The excitement of getting on a tour bus with television monitors, all dressed up, and spending a bunch of "free" time with friends was palpable!
Giggling like one of these 4th graders was a blast, but I was certainly not ready for the depth this trip held in store for us!
Our first stop was the Capital Building. I had been here before a longggggg time ago and it was fun to see what memories I had stored away that came back to me.
We were greeted by our own Representative and Senator, and the building itself was very welcoming.
As we walked on our own through part of the museum, the students had time to absorb everything around them before a formal tour began. They experienced uniforms and artifacts, replicas and tools from every different War the United States has been involved in.
I went through my mind of family history. Civil War = check, WWI = check, WW2 = check, Vietnam = check, Korea = check, Ship Builders = check, Clerks = check, All Brances = check. Surprisingly, I knew more about our family than I thought I did. Paying attention, and listening carefully paid off for me today. Telling my daughter who in our family fought in what Wars meant a lot to me. Letting her hear all of this while visually sucking in details made me feel really old, however! And I do have to admit, I will always be partial to Navy Men (I think it might be the uniform)!
The classes worked their way through the House Lounge which houses one of the most amazing murals sculpted and then painted by Thomas Hart Burton.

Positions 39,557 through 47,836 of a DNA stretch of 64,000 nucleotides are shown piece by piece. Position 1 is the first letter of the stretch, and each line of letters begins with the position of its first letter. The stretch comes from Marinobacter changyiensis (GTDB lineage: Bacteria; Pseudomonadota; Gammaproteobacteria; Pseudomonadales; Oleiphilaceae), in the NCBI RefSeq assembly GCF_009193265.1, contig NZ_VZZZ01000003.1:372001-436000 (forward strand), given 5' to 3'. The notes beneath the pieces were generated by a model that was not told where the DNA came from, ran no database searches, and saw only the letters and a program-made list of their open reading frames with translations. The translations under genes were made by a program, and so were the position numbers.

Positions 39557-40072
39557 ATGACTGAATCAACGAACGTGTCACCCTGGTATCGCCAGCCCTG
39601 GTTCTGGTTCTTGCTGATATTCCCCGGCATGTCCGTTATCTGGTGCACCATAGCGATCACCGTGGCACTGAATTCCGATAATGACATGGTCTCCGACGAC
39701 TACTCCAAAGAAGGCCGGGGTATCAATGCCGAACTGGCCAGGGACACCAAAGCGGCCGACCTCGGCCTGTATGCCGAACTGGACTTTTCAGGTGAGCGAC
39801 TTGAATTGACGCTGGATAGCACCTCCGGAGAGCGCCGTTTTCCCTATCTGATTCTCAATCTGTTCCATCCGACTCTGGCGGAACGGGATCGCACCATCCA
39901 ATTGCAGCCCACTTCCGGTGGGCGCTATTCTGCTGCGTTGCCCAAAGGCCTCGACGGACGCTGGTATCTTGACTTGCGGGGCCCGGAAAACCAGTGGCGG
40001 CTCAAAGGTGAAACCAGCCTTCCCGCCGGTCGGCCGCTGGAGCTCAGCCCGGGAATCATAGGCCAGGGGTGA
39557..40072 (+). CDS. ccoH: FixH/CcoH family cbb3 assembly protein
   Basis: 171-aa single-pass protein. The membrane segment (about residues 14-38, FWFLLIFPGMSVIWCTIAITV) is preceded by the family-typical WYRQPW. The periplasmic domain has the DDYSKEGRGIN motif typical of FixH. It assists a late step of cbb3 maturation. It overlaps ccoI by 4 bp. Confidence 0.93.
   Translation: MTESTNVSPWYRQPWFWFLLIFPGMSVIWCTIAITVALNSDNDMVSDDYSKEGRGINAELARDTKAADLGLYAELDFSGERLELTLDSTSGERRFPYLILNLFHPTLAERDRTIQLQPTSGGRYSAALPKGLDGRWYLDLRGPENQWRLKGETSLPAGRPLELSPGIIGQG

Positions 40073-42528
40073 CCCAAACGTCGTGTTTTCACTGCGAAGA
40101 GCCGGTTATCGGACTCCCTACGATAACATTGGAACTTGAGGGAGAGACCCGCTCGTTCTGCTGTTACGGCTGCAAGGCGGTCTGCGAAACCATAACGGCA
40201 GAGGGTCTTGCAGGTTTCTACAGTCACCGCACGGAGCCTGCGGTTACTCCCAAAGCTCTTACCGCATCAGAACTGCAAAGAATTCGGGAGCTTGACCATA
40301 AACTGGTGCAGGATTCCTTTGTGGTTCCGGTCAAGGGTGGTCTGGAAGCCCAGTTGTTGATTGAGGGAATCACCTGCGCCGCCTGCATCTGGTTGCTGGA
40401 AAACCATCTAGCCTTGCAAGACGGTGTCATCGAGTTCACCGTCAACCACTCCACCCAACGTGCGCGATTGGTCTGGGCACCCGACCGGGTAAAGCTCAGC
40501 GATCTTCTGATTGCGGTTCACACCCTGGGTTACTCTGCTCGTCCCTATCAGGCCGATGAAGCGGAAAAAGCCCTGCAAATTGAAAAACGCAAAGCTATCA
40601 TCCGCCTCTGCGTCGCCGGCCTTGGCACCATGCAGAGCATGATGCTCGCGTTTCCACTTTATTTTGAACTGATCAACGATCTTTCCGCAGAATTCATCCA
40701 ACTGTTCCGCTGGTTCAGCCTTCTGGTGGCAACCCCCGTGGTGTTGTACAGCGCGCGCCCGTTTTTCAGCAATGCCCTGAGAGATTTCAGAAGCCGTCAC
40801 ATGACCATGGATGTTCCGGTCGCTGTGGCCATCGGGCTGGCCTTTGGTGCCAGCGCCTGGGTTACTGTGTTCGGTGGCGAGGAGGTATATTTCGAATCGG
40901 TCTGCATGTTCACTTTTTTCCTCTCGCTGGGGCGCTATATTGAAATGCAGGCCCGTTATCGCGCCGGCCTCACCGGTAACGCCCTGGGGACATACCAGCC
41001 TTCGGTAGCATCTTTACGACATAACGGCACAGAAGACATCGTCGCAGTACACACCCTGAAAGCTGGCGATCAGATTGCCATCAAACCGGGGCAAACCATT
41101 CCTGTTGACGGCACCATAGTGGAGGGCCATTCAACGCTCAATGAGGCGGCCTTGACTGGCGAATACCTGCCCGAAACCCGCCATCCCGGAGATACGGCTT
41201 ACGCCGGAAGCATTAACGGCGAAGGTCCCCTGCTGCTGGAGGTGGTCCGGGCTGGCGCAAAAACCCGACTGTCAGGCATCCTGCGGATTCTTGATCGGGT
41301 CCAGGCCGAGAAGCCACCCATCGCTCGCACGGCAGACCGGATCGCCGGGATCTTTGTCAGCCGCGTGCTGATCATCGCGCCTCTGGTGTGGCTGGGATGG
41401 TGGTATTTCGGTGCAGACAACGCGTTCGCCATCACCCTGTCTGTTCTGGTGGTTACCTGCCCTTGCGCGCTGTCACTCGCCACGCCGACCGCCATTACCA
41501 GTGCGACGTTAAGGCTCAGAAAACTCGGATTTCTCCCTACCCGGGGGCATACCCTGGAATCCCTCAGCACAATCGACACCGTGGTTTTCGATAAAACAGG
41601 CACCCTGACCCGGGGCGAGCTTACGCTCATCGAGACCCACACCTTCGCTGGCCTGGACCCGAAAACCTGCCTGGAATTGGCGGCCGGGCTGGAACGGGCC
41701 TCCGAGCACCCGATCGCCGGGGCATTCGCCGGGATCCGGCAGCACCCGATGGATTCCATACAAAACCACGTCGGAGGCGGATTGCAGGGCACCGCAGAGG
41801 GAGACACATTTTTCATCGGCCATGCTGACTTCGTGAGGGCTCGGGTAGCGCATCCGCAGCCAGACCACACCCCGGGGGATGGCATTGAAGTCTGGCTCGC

The History of Missouri is depicted in an extraordinary manner when seen in egg shell paint and family faces.
The students moved on into the Gallery of the House of Representatives. To our surprise, we were able to hear some of the debate on HCS HB 276 233 & 274.
If I thought I felt old while going through our family history, I really felt old listening to this debate: What is the original definition of Free Speech?
Not only have we heard this argument before, but this time I was looking at Ms. Bellie, realizing she has NOT heard this argument before (unless you include "when it is appropriate to use the word toot").
Reality pretty much slapped me across the face at this point! Why? Because:
-my baby girl, who is no longer a baby, who I held in my arms and sobbed as the Towers came down will never know a world without War. And that is normal. The United States has been at War the whole of my boy's lives.
-no matter when I think about War, there is always an association with it.
-arguments are still had about who can serve in a war.
-arguments are still had concerning who is able to protest a war and how.
And the biggest kicker was this:
The Senate wall states "Nothing is Politically Right that is Morally Wrong" and I started wondering why then, the above bill was being debated.
Maybe if some of the engraved sayings and rules were being followed we wouldn't have a debate over children reading these books sitting out on the Governor's Library Desk:
And then maybe, just maybe, we wouldn't have to worry about children acting like this without something bad happening...
And then one day, maybe, just maybe, when I am really, really old, children can look up at this and have their own impression about how beautiful the world could be without war...
Until then, I have resolved that the history of our families and our heritage start becoming more forefront in my children's minds. Maybe, just maybe, they will be smarter than the rest of us about history repeating itself.